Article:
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Teach Learn Med. 2003 Spring;15(2):93-7.

Requiring a one-week addiction treatment experience in a six-week psychiatry clerkship: effects on attitudes toward substance-abusing patients.

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Department of Psychiatry, Loma Linda University School of Medicine, 11374 Mountain View Avenue, Loma Linda, CA 92354-3842, USA.



Medical education shapes students' attitudes toward substance-abusing patients, often in negative ways. Curricular interventions to foster more positive attitudes toward such patients and their treatment can have lasting effects on clinical practice. The nature and duration of such interventions, however, requires clarification.


To test the hypothesis that spending 1 week of a 6-week psychiatry clerkship on an addication treatment site would improve attitudes toward substance-abusing patients without reducing the clerkship's benefits on attitudes toward, and knowledge about, psychiatry patients.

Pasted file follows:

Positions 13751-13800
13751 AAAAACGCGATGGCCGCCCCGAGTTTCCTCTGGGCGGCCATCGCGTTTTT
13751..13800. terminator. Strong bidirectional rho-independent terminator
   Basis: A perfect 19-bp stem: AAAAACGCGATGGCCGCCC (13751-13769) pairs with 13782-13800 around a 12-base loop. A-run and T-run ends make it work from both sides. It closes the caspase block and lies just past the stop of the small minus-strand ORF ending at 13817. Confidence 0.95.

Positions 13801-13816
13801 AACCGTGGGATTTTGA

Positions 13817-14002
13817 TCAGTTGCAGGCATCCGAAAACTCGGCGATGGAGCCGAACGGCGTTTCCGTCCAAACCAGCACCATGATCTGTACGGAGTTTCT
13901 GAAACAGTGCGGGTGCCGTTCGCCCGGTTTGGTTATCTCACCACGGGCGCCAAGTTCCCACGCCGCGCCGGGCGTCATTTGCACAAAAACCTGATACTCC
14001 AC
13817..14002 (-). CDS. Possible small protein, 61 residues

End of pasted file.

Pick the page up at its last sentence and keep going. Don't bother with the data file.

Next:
Using the Medical Condition Regard Scale, preclerkship and postclerkship attitudes toward patients with alcoholism, major depression, and emphysema (a control condition) were examined in 3rd-year medical students following the conversion of 1 of the clerkship's weeks to an addiction treatment site assignment. Psychiatric knowledge was assessed by comparing scores on the Psychiatry Subject examination before and after the change.


Mean regard scores increased significantly for patients with alcoholism and for patients with major depression but did not change for patients with emphysema. Subject examination scores before and after the curriculum change were not significantly different.


Spending 1 week of a 6-week psychiatry clerkship on an addiction treatment site increased regard for patients with alcoholism without adversely affecting measures of attitudes toward, and knowledge about, psychiatric patients.

[Indexed for MEDLINE]

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